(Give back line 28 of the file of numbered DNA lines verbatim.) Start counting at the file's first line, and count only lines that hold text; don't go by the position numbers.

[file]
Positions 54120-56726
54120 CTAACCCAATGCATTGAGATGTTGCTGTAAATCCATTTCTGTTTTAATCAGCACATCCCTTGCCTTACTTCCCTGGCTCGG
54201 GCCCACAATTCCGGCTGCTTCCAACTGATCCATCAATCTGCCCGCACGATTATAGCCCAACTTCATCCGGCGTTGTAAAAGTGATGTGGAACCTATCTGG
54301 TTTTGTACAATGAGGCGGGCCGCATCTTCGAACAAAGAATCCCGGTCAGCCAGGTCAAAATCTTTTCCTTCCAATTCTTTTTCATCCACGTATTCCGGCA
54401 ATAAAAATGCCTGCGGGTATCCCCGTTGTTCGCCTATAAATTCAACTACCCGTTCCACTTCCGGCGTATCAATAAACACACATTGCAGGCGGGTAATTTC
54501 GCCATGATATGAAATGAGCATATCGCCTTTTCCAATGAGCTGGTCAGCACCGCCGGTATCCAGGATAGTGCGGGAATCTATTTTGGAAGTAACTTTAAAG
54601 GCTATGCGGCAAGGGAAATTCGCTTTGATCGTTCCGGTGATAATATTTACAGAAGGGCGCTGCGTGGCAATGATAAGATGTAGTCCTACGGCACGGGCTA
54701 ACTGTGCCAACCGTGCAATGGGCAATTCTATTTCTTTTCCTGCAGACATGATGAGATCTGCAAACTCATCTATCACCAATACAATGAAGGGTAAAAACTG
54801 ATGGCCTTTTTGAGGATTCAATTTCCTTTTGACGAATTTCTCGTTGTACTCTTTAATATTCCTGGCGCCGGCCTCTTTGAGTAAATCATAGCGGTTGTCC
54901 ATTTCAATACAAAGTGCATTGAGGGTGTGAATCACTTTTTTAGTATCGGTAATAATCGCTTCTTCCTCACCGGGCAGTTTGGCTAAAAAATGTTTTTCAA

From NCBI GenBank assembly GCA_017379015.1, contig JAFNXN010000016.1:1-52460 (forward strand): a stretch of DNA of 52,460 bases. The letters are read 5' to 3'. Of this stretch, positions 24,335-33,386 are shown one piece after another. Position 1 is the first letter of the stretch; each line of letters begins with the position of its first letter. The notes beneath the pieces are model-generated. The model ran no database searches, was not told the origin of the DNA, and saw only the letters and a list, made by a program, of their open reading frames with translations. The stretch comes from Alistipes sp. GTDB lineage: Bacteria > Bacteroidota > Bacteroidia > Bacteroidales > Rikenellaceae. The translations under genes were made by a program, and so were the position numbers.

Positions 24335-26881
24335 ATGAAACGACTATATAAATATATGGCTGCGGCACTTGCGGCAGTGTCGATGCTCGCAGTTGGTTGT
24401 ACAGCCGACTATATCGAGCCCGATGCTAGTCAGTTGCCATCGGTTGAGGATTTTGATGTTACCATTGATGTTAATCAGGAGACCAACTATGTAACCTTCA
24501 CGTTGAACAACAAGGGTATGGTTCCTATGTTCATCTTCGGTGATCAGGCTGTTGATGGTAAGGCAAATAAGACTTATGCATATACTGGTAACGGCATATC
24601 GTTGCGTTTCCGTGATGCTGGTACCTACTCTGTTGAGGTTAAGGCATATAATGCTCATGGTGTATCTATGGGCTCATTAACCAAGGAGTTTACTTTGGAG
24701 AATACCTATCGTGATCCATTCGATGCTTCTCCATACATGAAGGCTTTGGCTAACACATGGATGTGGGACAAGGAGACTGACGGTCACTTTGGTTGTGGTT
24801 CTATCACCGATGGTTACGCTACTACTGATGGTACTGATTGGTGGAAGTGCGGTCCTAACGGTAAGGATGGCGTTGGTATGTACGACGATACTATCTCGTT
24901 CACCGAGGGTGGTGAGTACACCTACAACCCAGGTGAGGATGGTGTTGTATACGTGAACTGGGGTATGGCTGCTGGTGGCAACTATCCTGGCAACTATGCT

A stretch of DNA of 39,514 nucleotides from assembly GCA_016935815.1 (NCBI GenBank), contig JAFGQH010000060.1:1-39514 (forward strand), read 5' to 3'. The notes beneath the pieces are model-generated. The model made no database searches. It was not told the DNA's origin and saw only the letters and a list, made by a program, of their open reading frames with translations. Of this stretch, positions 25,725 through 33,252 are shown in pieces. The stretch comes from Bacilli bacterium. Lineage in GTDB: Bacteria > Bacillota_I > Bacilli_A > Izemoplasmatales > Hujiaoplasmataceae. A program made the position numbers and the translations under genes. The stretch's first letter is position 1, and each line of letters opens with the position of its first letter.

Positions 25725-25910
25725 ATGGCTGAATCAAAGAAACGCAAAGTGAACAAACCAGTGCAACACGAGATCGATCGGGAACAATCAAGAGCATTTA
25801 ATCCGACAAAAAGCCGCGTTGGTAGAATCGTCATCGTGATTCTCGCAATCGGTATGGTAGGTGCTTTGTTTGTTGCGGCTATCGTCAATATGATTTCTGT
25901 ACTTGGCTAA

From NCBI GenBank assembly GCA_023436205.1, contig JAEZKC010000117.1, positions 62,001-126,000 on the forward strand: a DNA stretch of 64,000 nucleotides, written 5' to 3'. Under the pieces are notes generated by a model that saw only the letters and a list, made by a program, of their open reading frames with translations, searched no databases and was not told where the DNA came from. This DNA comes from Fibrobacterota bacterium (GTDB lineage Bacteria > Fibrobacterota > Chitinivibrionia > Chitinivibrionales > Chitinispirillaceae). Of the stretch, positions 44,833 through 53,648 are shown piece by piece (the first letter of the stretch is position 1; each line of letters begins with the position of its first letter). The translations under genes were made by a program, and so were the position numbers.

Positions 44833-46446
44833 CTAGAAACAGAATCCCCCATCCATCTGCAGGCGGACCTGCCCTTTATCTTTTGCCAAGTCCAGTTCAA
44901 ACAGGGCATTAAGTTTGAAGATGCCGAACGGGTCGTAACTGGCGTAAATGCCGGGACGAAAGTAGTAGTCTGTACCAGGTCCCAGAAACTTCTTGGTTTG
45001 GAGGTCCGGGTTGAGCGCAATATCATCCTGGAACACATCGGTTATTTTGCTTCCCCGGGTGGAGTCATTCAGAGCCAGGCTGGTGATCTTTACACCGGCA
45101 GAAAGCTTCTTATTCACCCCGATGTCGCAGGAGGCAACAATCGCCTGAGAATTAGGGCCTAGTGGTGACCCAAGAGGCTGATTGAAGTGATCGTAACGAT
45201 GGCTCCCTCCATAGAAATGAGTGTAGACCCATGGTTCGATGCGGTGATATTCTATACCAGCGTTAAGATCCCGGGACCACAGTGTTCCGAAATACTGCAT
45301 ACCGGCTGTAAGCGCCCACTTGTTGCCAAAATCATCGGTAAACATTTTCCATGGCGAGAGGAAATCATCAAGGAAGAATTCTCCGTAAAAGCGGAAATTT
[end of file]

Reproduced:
44901 ACAGGGCATTAAGTTTGAAGATGCCGAACGGGTCGTAACTGGCGTAAATGCCGGGACGAAAGTAGTAGTCTGTACCAGGTCCCAGAAACTTCTTGGTTTG